Here are some examples of programs that demonstrate these actions: 

1. Network Development through the Women in Tourism Club

As in any enterprise, it’s crucial to create peer networks to be able to grow within that industry. Working in a male-dominated space, women in the tourism industry across Bangladesh, particularly around the Sundarbans, lack skill-building and networking opportunities. To resolve this concern, the Alliance established the Women in Tourism Club to bring together female professionals looking to enter or grow in the tourism sector. From tourism marketing to tour agencies to hospitality management, women from all backgrounds in tourism have joined. The club has both online and in-person opportunities. Virtually, club members can connect on online platforms to support one another and access educational material. Offline, the Alliance hosts in-person meetings and workshops where women can receive training on leadership and entrepreneurship as well as share their experiences and ideas for collaboration. The club also promotes women-led national advocacy to break additional barriers that these women may face. 

Women in Tourism meeting led by Solimar’s Director of Community Development, Chloe King

2. Individual Capacity Building for Women in the Sundarbans 

The communities living on the edge of the Sundarbans Reserve Forest are incredibly dependent upon the forest for its environmental protection and economic opportunities but primarily live below the poverty line. Through its Student Research Placement Program, Solimar sent researcher Catherine Padgett from the University of Edinburgh to the Sundarbans to assess the relationship between the food security and regional stability for the Banojibi people, a community living in and around the Sundarbans, and conservation efforts that take place in the mangrove forest. During her time in Bangladesh, Padgett worked with the Bangladesh Environment and Development Society (BEDS), an Alliance member, to study the deeper impacts of their current initiatives.  

Student Researcher Catherine Padgett at a BEDS program in Bangladesh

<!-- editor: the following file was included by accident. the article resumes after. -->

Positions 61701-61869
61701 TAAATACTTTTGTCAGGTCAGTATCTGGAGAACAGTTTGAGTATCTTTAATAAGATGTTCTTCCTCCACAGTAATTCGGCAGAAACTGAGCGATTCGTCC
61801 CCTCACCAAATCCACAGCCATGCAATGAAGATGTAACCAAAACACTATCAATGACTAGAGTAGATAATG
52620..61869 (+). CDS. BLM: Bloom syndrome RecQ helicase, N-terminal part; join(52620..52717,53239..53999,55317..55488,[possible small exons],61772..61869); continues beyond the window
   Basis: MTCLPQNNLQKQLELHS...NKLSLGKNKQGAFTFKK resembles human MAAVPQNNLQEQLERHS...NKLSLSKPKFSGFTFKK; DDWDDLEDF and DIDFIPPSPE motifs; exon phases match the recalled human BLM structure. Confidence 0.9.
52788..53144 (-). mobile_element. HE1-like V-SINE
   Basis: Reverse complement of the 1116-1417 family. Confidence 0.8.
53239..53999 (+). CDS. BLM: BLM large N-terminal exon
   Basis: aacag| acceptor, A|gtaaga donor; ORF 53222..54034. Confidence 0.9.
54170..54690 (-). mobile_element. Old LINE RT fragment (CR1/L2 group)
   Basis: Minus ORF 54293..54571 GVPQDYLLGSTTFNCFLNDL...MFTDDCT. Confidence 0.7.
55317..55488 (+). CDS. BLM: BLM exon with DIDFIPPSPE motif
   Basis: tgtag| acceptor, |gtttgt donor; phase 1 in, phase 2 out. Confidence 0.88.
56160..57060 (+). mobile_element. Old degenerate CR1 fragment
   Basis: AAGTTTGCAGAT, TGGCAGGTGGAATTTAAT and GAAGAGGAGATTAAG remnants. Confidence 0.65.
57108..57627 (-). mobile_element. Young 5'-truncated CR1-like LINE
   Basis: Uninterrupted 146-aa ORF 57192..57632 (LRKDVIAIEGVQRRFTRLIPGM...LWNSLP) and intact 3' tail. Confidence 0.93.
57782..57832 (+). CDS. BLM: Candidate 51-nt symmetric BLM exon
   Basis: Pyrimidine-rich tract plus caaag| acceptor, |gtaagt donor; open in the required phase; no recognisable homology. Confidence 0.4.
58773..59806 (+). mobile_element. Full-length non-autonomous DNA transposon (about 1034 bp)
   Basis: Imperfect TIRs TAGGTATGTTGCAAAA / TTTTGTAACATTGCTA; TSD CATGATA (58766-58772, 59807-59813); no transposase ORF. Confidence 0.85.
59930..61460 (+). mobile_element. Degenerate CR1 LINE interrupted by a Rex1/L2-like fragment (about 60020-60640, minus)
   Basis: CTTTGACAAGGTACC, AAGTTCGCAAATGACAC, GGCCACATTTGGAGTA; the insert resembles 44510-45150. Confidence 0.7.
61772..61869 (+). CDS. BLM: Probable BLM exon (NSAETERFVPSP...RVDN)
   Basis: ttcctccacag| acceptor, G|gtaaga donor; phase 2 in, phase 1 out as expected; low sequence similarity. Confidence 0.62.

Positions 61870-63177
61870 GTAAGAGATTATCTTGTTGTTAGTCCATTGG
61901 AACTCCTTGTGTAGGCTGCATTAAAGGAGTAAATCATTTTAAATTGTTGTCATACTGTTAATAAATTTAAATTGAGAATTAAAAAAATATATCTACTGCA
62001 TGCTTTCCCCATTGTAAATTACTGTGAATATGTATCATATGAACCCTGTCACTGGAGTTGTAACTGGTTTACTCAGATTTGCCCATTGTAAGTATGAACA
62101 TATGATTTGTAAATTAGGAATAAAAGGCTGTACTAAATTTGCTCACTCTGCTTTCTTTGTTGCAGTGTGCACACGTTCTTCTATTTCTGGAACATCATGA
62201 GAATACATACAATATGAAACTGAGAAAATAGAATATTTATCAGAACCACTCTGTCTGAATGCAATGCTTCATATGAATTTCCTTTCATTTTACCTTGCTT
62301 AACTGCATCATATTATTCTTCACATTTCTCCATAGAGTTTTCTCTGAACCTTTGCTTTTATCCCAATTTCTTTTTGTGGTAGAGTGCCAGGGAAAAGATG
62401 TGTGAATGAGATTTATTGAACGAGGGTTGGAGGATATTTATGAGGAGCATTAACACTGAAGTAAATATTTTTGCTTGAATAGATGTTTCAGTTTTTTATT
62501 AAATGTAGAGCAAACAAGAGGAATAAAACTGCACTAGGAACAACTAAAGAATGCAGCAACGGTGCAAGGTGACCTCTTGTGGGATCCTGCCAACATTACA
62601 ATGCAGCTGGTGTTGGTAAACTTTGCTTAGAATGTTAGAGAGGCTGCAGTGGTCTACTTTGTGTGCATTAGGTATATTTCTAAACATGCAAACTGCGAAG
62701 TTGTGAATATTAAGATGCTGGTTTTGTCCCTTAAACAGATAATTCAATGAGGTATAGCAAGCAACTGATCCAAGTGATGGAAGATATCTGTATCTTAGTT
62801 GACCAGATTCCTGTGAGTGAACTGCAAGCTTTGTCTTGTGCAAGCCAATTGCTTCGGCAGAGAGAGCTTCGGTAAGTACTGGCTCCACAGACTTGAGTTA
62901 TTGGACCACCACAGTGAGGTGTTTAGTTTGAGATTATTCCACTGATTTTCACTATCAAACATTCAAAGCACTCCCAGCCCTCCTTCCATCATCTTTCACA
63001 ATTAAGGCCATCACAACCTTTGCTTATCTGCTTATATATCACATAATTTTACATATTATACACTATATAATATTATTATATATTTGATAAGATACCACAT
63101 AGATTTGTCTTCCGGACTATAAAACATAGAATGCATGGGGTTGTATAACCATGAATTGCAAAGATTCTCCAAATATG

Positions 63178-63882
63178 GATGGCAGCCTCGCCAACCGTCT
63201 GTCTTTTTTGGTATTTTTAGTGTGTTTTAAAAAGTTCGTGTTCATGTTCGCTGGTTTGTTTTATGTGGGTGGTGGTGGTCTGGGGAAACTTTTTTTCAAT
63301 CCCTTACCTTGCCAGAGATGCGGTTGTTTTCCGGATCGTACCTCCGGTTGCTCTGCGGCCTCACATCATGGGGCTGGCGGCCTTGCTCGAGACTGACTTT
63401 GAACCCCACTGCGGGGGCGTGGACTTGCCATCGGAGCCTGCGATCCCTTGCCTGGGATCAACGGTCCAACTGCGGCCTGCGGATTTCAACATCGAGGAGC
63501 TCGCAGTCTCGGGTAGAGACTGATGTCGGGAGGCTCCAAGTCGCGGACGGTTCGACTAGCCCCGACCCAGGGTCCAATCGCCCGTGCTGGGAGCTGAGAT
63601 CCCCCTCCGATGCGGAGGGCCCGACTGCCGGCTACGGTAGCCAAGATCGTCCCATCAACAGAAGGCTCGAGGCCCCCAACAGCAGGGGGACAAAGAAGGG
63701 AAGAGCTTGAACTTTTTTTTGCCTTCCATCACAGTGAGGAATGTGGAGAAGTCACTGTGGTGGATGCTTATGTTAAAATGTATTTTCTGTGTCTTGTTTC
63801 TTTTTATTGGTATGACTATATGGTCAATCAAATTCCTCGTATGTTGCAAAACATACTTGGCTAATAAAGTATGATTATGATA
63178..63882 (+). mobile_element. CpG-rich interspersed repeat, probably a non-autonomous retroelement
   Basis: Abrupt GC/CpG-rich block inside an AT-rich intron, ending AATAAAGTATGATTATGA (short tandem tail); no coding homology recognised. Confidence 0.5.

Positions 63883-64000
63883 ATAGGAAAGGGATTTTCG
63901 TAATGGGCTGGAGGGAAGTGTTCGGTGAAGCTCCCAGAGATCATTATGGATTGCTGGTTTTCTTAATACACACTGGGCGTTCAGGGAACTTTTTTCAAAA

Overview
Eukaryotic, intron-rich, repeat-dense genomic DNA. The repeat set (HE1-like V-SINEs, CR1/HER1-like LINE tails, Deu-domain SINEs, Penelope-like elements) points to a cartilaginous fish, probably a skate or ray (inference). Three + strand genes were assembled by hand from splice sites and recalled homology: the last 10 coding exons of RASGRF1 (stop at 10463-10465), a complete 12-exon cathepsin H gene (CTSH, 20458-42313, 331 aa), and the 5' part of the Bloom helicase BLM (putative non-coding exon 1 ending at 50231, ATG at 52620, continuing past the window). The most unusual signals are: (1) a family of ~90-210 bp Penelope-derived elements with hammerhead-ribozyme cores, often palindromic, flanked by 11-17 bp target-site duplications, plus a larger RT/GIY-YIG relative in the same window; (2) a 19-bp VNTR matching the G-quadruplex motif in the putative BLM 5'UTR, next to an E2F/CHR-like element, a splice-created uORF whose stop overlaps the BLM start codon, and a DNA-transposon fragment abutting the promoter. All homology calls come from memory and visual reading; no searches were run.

BEDS’ current programs provide a platform for the Banojibi people to share the profound knowledge of the Sundarbans they possess to visitors while simultaneously promoting conservation. By creating nature-based income opportunities such as community-based nature education programs and conservation efforts like mangrove nurseries, women are given a chance to hone their skills and transition from home labor to an alternate livelihood. Padgett found that providing women with a chance to develop their individual capacity serves as a holistic solution. These initiatives not only strengthen food security and regional stability, but also provide women with more agency to control their finances. 

Solimar and the Alliance continue to promote research and initiatives that look into the needs of women in overlooked communities so that they implement activities that build capacity within these communities.

The Future of Women in Tourism 

Though women stand as the majority of the global tourism workforce, they earn almost 15% less than their male counterparts. By creating the aforementioned models of capacity building for women, Solimar is helping the industry bridge this gap while also promoting social and economic empowerment by creating innovations for women in tourism. Beyond Bangladesh, there are many examples of how community-based tourism is utilized to build capacity for women. Check out how the Artisan Development project in Southern Morocco promotes the business of hundreds of female-owned stalls in artisan markets.